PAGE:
Cracks in the reflation trade
It is hard to remember a time when there was so much disagreement around the outlook for corporate bond markets and risk assets. Some investors remain sceptical about the underlying strength of the rally and are uneasy at the pace at which secular stagnation concerns were washed away by the election of Donald Trump. Other investors, hesitant to hold cash or in negative yielding short-dated government debt, have rotated in credit markets for fear of missing out on any potential upside returns.
With the FOMC hiking rates in March, doubts about the continuation of the reflation trade are now starting to grow. These doubts are being reflected in markets, and cracks are beginning to show beneath the surface. The following charts represent early warning signs that the momentum in risk assets may be starting to reverse.
Firstly, the U.S. yield curve has flattened over the course of 2017 with the 10-2 year Treasury spread at a level not seen since the early days after Donald Trump’s election win. At 110 basis points, the yield curve has now been flattening for almost three months. Whilst the move higher in yields at the short-end of the curve largely reflects the FOMC’s interest rate hike and higher inflation, the stubbornness of the 10-year yield to rise from a 2.30-2.60% channel suggests that long-term growth and inflation expectations remain subdued.
Secondly, the sell-off in US high yield is unusual for this time of year. That 5, 10, and 20 year median seasonal returns show typically the US high yield market does pretty well until around May/June, before returns tend to trend sideways until the end of the year. Looking at the 5 year seasonal pattern, the market tends to bottom out every two months from June until October, before rallying into year end. This is something I’ve previously written about here.
Finally, the yen has been the surprise performer in G10 currency markets so far this year. Over the first quarter of 2017, the yen is up 5% versus the U.S. dollar and 2.5% on a real effective exchange rate basis. The driver of USD/JPY in particular has been U.S. developments, with the failure of the healthcare bill raising questions in currency markets about the ability of Donald Trump to implement his fiscal agenda, resulting in a decline in USD. Japanese investors have also unwound a large amount of foreign bond purchases ahead of fiscal year-end.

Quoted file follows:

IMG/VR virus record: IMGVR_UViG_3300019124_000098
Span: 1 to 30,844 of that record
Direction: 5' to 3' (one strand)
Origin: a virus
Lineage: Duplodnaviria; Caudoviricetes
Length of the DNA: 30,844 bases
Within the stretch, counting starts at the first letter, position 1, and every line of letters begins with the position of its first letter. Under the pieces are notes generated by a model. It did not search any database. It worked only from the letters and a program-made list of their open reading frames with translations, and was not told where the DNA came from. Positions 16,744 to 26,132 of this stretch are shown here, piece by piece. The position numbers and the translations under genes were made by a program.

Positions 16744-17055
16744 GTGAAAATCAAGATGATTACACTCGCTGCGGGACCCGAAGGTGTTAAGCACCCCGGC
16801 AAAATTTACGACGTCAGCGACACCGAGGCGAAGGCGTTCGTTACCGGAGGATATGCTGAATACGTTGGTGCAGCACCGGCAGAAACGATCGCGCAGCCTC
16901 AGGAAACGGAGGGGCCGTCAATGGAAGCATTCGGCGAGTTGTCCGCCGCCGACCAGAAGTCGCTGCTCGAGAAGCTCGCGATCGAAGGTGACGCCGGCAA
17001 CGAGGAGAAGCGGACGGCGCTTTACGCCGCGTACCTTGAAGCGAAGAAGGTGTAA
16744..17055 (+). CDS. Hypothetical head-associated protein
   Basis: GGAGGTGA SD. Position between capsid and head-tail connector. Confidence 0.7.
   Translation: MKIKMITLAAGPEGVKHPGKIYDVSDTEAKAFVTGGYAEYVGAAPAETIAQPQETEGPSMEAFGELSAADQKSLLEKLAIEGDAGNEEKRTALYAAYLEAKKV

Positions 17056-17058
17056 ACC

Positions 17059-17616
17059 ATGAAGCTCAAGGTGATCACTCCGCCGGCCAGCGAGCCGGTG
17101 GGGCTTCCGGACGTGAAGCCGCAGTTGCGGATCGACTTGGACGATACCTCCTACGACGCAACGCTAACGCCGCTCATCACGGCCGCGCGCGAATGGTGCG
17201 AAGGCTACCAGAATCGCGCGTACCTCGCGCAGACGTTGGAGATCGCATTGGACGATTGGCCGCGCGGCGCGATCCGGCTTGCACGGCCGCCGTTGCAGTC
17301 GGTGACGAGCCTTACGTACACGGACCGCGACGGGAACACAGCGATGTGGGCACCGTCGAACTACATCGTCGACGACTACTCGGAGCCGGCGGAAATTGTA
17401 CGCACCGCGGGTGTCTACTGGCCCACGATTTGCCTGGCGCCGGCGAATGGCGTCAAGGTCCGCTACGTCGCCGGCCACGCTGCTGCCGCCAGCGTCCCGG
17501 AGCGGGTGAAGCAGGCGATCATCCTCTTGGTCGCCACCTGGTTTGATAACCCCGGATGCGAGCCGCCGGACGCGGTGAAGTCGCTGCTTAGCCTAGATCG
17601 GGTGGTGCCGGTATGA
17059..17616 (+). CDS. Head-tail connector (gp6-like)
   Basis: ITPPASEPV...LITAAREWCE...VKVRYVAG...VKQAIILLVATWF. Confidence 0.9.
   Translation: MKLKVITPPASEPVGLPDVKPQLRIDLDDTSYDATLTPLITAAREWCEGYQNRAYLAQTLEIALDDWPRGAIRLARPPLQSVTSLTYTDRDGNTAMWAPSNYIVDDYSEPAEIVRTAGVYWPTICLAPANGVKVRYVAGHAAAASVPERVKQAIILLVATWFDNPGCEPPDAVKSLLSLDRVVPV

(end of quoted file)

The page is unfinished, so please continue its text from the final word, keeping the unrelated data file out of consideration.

Despite the rise in yen in Q1, most professional forecasters continue to expect the yen to weaken versus the dollar as interest rate differentials are expected to grow wider between Japan and the U.S. The Bank of Japan (BoJ) is expected to continue to maintain its policy of yield curve control while the Fed is expected to continue to hike rates. However, there are a number of reasons that these expectations for Japanese monetary policy may be adjusted. Firstly, the Japanese economy is performing well with incoming economic data confirming higher industrial activity. Secondly, the labour market is extremely tight, with an unemployment rate of only 2.8%. This bodes well for both wage and consumption growth going forward, suggesting increased spending on consumer durables. Thirdly, fiscal policy should prove to be mildly expansionary in 2017, with spending measures focused on public investment and cash transfers to households. Finally, Japanese export industries will continue to perform well given the upswing in the global growth cycle and continued strong demand from China and the U.S. The BoJ would most likely react to the improving economic outlook by raising their target for long-term bond yields from 0% to 0.1-0.2% later this year. Should the global upswing remain intact, and if inflation picks up due to increasing wages, then the BoJ could be the surprise central bank in 2017.
Looking ahead, international political risks will likely continue to be a focus for bond markets. French elections and the ability of President Trump to enact his ambitious political agenda are likely to be responsible for short-term swings in bond yields. Despite this, the solid global economic growth outlook suggests a bearish outlook for government bond markets in Q2 in the US and Europe. In the US, the market is under-pricing the possibility of a more hawkish Fed and higher domestic inflation. In Europe, given the improving macroeconomic environment and higher inflation readings, the European Central Bank may look to shift its rhetoric on future action and look to begin more aggressive asset tapering, leading to higher long-end rates and a steepening in yield curves. Throw in to the mix the potential for the BoJ to surprise, suddenly three major central banks are withdrawing stimulus at a faster pace than was previously anticipated. If this type of scenario plays out, it is difficult to see how risk assets like high yield can continue to generate the returns that investors have experienced since the U.S. election result.